COLUMBIA — College football has new kickoff rules this season that are designed to limit the number of kickoff returns, which sometimes result in risky collisions like the one that paralyzed former Rutgers defensive lineman Eric LeGrand in 2010 as he was covering a kickoff.
Teams now kick off from their own 35-yard line instead of the 30, which should result in more touchbacks. But on kickoff touchbacks only, the ball now comes out to the 25, rather than the 20. So is there really an advantage to having your kicker blast the ball through the end zone?
South Carolina head coach Steve Spurrier is trying to determine that, based on his team’s strong kickoff coverage in Saturday’s 48-10 win over East Carolina.
“I think now maybe it’s better to kick it high to the goal line and force the guy to bring it out, because their guy couldn’t get past the 25, I don’t think, any time,” he said.
He is right. USC’s Landon Ard kicked off eight times Saturday. Two went for touchbacks. The six returned kicks resulted in drives started at the 13, 14, 18, 18, 19 and 23. Three of those six kickoffs actually went into the end zone, but ECU decided to return them, resulting in drive starts at the 13, 14 and 23.
But will USC’s kickoff coverage unit experience similar success against teams with better returners, or will Spurrier decide it is wiser in those games to just take the touchback?
South Carolina’s home game against Missouri on Sept. 22 will kick off at 3:30 p.m. and air on CBS, the Southeastern Conference announced Monday.
Missouri (1-1) lost, 41-20, last week to Georgia at home. The Tigers host Arizona State this Saturday at 7 p.m., the same time as USC’s home game against Alabama-Birmingham.
The Tigers are one of two new SEC teams this season, along with Texas A&M. Missouri plays in the East Division, so it will face South Carolina every year. USC is 0-2 all-time against Missouri, with their meetings coming in the 1979 Hall of Fame Bowl and the 2005 Independence Bowl.
USC quarterback Dylan Thompson threw to true freshman wide receiver Shaq Roland four times on Saturday before Roland made his first career catch.
After the first four passes fell incomplete, including a deep ball in the first quarter, Roland had a 12-yard catch on the third quarter’s penultimate play. Two plays later, he made a 13-yard grab on the fourth quarter’s first play.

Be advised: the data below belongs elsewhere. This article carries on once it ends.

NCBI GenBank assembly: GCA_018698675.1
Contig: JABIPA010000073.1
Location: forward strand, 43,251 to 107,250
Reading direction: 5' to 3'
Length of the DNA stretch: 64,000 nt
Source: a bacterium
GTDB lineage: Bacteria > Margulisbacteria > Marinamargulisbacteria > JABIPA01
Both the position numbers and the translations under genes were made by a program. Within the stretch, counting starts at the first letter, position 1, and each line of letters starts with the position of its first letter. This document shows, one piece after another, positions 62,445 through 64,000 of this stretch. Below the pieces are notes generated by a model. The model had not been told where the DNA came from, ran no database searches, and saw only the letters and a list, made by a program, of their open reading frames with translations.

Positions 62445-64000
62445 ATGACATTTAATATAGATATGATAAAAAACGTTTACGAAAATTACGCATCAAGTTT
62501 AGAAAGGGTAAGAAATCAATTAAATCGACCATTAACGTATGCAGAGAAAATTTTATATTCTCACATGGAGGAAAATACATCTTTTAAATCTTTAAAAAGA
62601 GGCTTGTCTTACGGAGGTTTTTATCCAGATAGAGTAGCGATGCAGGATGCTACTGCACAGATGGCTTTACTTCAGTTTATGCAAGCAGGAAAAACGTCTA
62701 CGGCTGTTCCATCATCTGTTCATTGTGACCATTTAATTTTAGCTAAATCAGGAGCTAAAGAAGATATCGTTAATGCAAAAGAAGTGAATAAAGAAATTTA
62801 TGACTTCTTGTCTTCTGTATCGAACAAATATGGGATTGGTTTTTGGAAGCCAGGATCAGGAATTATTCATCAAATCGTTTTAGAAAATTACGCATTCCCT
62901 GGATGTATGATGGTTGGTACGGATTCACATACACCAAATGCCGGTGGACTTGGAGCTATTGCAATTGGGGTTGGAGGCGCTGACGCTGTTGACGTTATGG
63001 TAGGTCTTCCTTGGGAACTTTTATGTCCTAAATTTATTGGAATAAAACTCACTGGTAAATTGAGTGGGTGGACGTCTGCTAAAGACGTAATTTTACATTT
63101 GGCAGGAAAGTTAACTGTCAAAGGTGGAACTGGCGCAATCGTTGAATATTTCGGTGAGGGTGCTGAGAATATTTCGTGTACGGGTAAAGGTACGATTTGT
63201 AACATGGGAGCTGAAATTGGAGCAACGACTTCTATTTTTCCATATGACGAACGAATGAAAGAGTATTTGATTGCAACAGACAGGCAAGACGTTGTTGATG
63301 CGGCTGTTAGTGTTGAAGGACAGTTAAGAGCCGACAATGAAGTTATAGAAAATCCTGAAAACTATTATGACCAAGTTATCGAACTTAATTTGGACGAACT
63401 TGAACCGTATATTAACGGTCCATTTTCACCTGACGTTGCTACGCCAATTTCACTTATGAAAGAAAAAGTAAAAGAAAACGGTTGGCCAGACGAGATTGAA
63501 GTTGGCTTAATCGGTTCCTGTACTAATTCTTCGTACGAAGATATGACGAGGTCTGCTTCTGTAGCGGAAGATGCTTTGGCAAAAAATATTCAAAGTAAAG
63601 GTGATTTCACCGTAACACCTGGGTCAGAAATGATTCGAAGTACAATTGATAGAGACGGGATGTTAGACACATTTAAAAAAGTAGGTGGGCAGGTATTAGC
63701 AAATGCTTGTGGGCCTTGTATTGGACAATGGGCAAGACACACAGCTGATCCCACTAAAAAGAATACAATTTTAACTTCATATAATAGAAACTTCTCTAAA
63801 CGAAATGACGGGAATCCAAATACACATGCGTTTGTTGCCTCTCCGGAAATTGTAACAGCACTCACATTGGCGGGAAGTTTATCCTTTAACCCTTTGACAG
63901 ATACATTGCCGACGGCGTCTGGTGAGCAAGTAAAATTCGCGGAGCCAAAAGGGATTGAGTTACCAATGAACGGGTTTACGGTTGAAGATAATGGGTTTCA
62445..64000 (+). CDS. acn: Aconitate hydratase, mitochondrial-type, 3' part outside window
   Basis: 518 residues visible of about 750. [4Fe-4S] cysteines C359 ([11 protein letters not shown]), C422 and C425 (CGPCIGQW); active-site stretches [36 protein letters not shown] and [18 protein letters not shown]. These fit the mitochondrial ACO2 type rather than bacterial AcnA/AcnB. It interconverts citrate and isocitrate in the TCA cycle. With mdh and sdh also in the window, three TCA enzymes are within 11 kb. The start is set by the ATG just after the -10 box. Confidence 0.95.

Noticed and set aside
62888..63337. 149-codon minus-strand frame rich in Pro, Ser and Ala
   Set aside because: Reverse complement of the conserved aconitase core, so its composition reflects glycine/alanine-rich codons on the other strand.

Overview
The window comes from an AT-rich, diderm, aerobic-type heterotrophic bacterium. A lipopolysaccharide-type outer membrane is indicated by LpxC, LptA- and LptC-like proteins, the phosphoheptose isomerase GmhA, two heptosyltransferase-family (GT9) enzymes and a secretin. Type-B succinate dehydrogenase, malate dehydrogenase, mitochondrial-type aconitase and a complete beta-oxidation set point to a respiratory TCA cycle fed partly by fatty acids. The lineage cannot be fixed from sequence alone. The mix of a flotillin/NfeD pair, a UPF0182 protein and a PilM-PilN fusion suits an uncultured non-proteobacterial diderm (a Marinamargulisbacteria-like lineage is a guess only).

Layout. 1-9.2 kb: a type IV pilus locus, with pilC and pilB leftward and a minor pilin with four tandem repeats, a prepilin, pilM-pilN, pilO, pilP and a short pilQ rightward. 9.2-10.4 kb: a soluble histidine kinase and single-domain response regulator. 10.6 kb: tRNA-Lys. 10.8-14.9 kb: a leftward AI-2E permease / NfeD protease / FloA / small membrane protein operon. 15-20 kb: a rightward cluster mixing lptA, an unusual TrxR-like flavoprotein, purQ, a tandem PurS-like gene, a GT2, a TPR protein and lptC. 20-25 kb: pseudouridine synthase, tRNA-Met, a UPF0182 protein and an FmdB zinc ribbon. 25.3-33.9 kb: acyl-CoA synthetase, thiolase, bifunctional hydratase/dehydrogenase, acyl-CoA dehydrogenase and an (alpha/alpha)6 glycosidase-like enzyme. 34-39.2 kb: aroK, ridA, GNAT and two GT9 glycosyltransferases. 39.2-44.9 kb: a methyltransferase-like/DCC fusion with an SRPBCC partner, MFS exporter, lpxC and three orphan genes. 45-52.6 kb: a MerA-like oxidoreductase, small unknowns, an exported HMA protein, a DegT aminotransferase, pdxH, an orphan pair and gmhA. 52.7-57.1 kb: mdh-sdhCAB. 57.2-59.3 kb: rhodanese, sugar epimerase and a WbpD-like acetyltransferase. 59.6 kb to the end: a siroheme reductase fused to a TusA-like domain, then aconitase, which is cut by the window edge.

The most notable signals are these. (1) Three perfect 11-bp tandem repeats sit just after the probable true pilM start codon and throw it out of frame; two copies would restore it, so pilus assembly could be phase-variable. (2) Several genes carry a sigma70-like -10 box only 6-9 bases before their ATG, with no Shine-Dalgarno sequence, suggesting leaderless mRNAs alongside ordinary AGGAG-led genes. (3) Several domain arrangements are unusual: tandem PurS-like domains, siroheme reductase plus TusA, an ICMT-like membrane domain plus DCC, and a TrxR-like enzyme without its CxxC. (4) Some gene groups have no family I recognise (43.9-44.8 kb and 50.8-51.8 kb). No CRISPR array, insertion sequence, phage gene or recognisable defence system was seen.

Roland is the fourth consecutive South Carolina Mr. Football signed by the Gamecocks. He dressed for the season opener at Vanderbilt but did not play.
“When I first went out there, I was a little nervous,” he said of his first home game, Saturday. “After I got my first catch, I relaxed and I was comfortable and everything went well. I was very excited. I knew a lot of my family was going to be out here and support me.”
USC’s men’s basketball roster was released Monday. Two of the six newcomers who committed to the Gamecocks were not on it — wing player Thaddeus Hall and point guard Tarik Phillip. New USC coach Frank Martin was waiting on their admission to school.
Since Hall and Phillip won’t be on the team, USC will play this season with 11 scholarship players, two shy of the NCAA’s allowed maximum. Point guard Bruce Ellington doesn’t count in that total because he is on a football scholarship. He won’t join the basketball team until after football season ends.
Center Carlton Geathers is out until at least mid-January with a knee injury. When USC begins the season, it will have six returning scholarship players and four newcomers: center Laimonas Chatkevicius; wing players Mindaugas Kacinas and Michael Carrera; and guard LaShay Page, a transfer from Southern Mississippi who will be a senior this season.
Former USC quarterback Allen Mitchell, who started 10 of 12 games for the “Black Magic” team that went 10-2 in 1984, died Sunday morning in what was ruled a suicide. He was 48.
He threw for 2,241 yards and 14 touchdowns from 1983-85.